Monday, September 19, 2016

Stop being clueless, just instrument and measure: using metrics to gain insights about your JAX-RS APIs

How often we, developers, build these shiny REST(ful) APIs (or microservices, joining the hype here) hoping they are going to just work in production? There is enormous amount of frameworks and toolkits out there which give us the ability to be very productive at development, however when things are deployed in production, most of them keep us clueless about what it is going on.

Spring Boot is certainly an exception from this rule and in today's post we are going to talk about using Spring Boot Actuator along with terrific Dropwizard Metrics library to collect and expose metrics about Apache CXF-based JAX-RS APIs. To keep things even more interesting, we are going to feed the metrics into amazing Prometheus collector and visualize using beautiful Grafana dashboards.

With that, let us get started by defining simple JAX-RS service to manage people, PeopleRestService. We are not going to plug it to any external storage or whatnot but instead just cheat a bit by relying on Spring Reactor project and introducing random delays while returning a predefined response.

public class PeopleRestService {
    private final Random random = new Random();
    public Collection<Person> getPeople() {
        return Flux
                new Person("", "John", "Smith"), 
                new Person("", "Bob", "Bobinec")

Because we are going to use Spring Boot and its automagic discovery capabilities, the configuration is going look rather trivial. We have already talked about using Spring Boot along with Apache CXF but now even this part has been improved, thanks to the Apache CXF Spring Boot Starter available (it becomes just a matter of adding one more dependency to your project).

public class AppConfig {
    @Bean(destroyMethod = "destroy")
    public Server jaxRsServer(final Bus bus) {
        final JAXRSServerFactoryBean factory = new JAXRSServerFactoryBean();

        factory.setProvider(new JacksonJsonProvider());

        return factory.create();
    public PeopleRestService peopleRestService() {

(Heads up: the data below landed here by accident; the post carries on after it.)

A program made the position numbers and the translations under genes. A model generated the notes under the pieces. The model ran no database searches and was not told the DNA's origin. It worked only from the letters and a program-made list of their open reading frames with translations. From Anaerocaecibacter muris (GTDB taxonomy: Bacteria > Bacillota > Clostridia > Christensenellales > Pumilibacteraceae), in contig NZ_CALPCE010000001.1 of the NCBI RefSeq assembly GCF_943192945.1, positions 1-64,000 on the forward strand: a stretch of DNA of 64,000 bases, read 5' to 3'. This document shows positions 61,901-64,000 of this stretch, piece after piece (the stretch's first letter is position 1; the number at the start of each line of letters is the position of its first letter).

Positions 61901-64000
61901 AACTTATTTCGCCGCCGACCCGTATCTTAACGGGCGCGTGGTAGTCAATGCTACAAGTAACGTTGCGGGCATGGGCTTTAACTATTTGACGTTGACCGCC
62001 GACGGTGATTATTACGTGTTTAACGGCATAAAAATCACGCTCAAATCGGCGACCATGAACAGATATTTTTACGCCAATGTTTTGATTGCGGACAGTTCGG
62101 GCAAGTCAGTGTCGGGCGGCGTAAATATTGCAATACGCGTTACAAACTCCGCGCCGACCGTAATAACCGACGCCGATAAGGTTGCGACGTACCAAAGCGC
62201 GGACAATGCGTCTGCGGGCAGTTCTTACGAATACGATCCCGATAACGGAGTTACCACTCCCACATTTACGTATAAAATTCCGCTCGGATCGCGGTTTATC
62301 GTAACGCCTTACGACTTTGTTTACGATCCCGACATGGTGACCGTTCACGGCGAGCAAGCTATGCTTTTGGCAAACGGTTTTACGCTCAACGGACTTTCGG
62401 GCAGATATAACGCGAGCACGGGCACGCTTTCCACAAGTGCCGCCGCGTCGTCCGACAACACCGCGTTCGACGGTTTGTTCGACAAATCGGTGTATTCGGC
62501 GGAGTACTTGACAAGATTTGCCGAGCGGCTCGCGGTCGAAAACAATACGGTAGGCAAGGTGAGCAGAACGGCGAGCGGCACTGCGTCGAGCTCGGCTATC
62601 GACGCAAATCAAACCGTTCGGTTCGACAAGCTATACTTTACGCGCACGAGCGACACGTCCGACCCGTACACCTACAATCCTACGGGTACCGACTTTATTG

return new PeopleRestService();

At this point we did everything we needed to have a bare bones Spring Boot hosting Apache CXF-based JAX-RS service. Please take a note that by default with Apache CXF Spring Boot Starter all APIs are served under /services/* mapping.

Till now we said nothing about metrics yet and that is what we are going to talk about next. Dropwizard Metrics is a de-facto standard for JVM applications and has a rich set of different kind of metrics (meters, gauges, counters, histograms, ...) and reporters (console, JMX, HTTP, ...). Consequently, the MetricRegistry is a central place to manage all the metrics. And surely, the typical way to expose metrics for JVM-based application is JMX so let us include the respective beans into configuration.

@Bean(initMethod = "start", destroyMethod = "stop")
public JmxReporter jmxReporter() {
    return JmxReporter.forRegistry(metricRegistry()).build();
public MetricRegistry metricRegistry() {
    return new MetricRegistry();

You are free to create as many metrics as you need and we could have added a few for our PeopleRestService as well. But luckily, Apache CXF has a dedicated MetricsFeature feature to integrate with Dropwizard Metrics and collect all the relevant ones, with zero effort. A minor update of the JAXRSServerFactoryBean initialization is enough.

@Bean(destroyMethod = "destroy")
public Server jaxRsServer(final Bus bus) {
    final JAXRSServerFactoryBean factory = new JAXRSServerFactoryBean();

    factory.setProvider(new JacksonJsonProvider());
        new MetricsFeature(new CodahaleMetricsProvider(bus))

    return factory.create();

Just a quick note about By default, Apache CXF is going to name metrics quite verbosely, including unique bus identifier as part of the name as well. It is not very readable so we just override the default behaviour using static 'cxf-services.' prefix. This is how those metrics are going to look like in the JMX console.

It looks terrific, but JMX is not a very pleasant piece of technology to dial with, could we do better? Here is where Spring Boot Actuator comes into play. Along with many other endpoints, it is able to expose all the metrics over HTTP protocol by adding a couple of properties to application.yml file:

    enabled: true
    unique-names: true

    enabled: true 

It is important to mention here that metrics, along with other Spring Boot Actuator endpoints, may expose a sensitive details about your application so it is always a good idea to protect them, for example, using Spring Security and HTTP Basic Authentication. Again, a few configuration properties in application.yml will do all the work:

    - /services/**
    name: guest
    password: guest

Brilliant, if we run our application and access /metrics endpoint (providing guest/guest as credentials), we should see quite an extensive list of metrics, like these ones:

> curl -u guest:guest http://localhost:19090/metrics

    "classes": 8673,
    "classes.loaded": 8673,
    "classes.unloaded": 0,
    "counter.status.200.metrics": 5,
    "": 1,
    "counter.status.401.error": 2,
    "cxf-services.Attribute=Checked Application Faults.count": 0,
    "cxf-services.Attribute=Checked Application Faults.fifteenMinuteRate": 0.0,
    "cxf-services.Attribute=Checked Application Faults.fiveMinuteRate": 0.0,
    "cxf-services.Attribute=Checked Application Faults.meanRate": 0.0,